Open to the future?

Microsoft's Silverlight development tool may aspire to greater professionalism, but its maker is finding the licensed code habit hard to give up.

Microsoft's release of Silverlight 2.0 - a development platform for online multimedia applications - caused a ripple of surprise in the software world, not least because the software giant has made some Silverlight components available under an Open Source license and for developers to share free of charge. As Microsoft keenly points out, though, nobody will get a complete development environment for free.

"The whole of it is not an Open Source project," says Microsoft UK head of technology for development and platforms, Mark Quirk, "but there are other key elements that affect the control library and how fast you can build applications."

While bits of the code are available under a Microsoft Permissive License, Microsoft has also funded a company called Soyatec to integrate as yet unspecified Silverlight development tools into a software project that will be released under an Open Source Eclipse Public License. Novell is also collaborating with Microsoft to create Silverlight tools for Linux and Unix operating systems.

Developers should not expect too much: there is an important difference between free and Open Source, and also open APIs, warns Michael Azoff, senior research analyst at Butler Group. Nevertheless, he believes that licensing Silverlight 2.0 in this way will help Microsoft gain more developer support for the platform.

"It does show the Open Source bug is spreading," Azoff says. "It has to be remembered that creativity and evolution rapidly increases when people share ideas openly."

Alex Mackman is technical director at e-learning company CM Group, and also a Microsoft-certified partner. While CM Group gets a lot of Microsoft software under preferential terms already, Mackman believes that having Silverlight 2.0 components distributed under an open source license may represent a big draw for other development houses.

As well as support for high-definition video, Silverlight 2.0 adds features that improve integration with Java applications and services. They also improve Silverlight as a platform for business application development. Integrated support for the .NET Framework common language runtime 3.0 makes Silverlight much easier for .NET programmers to use, Mackman says.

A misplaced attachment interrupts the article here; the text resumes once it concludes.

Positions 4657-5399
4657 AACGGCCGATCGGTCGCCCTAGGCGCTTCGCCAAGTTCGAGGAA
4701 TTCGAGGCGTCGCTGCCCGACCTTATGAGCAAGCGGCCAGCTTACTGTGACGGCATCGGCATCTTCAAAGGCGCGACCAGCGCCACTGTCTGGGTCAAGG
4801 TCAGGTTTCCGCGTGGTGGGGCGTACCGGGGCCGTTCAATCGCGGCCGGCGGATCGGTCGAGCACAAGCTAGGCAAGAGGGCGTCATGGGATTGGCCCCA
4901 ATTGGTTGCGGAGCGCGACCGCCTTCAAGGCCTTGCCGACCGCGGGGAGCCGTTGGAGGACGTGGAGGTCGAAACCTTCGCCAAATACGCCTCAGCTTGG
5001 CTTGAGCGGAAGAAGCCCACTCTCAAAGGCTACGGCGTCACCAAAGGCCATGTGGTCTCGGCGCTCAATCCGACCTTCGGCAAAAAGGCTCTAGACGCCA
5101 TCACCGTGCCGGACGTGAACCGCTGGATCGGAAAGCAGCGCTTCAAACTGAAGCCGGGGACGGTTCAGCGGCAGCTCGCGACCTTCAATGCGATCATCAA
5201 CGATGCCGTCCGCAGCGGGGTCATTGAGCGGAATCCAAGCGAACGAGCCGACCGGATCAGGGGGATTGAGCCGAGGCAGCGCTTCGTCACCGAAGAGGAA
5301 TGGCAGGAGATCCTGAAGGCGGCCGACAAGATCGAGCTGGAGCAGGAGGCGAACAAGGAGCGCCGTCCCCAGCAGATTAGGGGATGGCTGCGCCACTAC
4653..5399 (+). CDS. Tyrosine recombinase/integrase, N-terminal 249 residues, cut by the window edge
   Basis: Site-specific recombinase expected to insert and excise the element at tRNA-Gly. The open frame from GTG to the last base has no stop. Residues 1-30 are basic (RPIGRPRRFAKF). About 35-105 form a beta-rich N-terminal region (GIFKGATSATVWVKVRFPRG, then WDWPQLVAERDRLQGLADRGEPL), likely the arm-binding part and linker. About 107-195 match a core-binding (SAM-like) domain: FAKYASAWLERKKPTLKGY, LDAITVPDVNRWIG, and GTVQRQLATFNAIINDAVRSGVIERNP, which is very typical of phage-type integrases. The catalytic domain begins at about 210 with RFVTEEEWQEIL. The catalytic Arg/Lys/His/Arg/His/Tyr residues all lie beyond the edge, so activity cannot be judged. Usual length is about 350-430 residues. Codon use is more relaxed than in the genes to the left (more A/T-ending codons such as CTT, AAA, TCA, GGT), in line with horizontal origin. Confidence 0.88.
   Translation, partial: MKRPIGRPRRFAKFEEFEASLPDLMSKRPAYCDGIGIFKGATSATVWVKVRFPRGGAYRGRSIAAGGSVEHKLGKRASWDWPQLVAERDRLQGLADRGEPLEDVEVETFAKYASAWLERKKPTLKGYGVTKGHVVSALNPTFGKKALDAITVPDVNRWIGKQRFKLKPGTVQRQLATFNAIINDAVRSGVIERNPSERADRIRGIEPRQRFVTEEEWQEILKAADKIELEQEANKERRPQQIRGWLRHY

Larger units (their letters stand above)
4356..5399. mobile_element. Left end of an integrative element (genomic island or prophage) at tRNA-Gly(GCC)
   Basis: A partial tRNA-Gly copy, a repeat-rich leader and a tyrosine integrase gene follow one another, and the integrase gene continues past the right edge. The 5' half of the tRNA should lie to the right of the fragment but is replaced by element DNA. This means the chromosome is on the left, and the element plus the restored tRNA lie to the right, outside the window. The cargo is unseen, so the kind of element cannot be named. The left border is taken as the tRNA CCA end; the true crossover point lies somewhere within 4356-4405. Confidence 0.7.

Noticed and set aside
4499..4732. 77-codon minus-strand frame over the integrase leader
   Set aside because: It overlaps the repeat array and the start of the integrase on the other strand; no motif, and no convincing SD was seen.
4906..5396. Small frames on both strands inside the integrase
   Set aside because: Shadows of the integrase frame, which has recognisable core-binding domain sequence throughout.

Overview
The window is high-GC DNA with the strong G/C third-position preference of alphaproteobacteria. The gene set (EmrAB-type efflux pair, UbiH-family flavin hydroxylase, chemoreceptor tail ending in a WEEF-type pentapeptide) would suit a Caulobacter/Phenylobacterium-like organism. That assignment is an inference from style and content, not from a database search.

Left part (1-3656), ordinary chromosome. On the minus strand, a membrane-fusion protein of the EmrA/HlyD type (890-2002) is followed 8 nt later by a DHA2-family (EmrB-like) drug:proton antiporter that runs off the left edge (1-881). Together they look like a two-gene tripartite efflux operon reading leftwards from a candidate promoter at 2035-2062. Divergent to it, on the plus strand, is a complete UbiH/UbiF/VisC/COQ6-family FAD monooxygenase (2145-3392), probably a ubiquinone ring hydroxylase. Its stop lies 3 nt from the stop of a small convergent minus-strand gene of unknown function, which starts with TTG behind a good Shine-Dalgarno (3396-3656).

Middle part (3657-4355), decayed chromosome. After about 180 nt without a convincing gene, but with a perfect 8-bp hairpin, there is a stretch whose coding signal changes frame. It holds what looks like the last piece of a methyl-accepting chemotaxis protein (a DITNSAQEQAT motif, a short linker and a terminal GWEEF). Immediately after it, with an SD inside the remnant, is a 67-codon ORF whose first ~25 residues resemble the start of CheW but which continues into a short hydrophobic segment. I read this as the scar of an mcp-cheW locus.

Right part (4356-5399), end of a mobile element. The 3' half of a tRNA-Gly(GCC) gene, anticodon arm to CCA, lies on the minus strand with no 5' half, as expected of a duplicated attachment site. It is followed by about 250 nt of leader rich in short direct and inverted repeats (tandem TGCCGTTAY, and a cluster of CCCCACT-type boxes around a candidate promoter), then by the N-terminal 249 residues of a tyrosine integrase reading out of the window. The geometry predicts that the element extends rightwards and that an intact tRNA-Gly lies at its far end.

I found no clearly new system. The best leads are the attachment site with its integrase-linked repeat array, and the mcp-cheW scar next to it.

"We have a media department with Flash expertise, but Silverlight 2.0 allows our own .NET and C# developers to get into multimedia development for the first time using their favourite languages," he adds. "There are also a whole load of additional controls that remove a lot of the donkey work that you had to do in Silverlight 1.0, like automated data entry forms right out of the box."

One part of CM Group's business involves the development of online e-learning applications, for example, and Silverlight gives the company richer presentation interfaces and interaction options within the content it provides.

"It is really good to see the sort of collaboration between design and infrastructure coding, something that has been talked about for a long time, but never really happened before," Mackman says.

Whether Silverlight 2.0 can challenge the dominance of Adobe's rival Flash platform remains to be seen, however. Flash has been around much longer, has better developer support, offers greater interoperability and is a truly open platform, says Butler Group's Azoff: "Flash is an open platform, and Adobe's view of itself is the Switzerland of the software world. Ultimately Silverlight is about the Windows platform, which is fine if you are a Microsoft house and a .NET developer - they do have great tools for Windows; but many vendors chose Java and Flash for what is (today) the only multi-platform solution."

Elsewhere Sun Microsystems is beginning to catch up with a rival open source RIA platform aimed at desktop PC applications of its own. Released in December 2008, JavaFX 1.0 includes a compiler, run-time tools, graphics, media, Web services and rich text libraries needed for Web development. An emulator will help programmers test mobile applications ahead of the Mobile FX version release expected later this year.

With multimedia Web applications dominated by Adobe and Flash for so long, Quirk believes Silverlight is actually broadening available choices rather than forcing developers into Microsoft's arms.

"If you look at it the other way around, there was only one choice other than Silverlight, so maybe Microsoft is seen as the company that helps developers avoid lock-in," he concludes.

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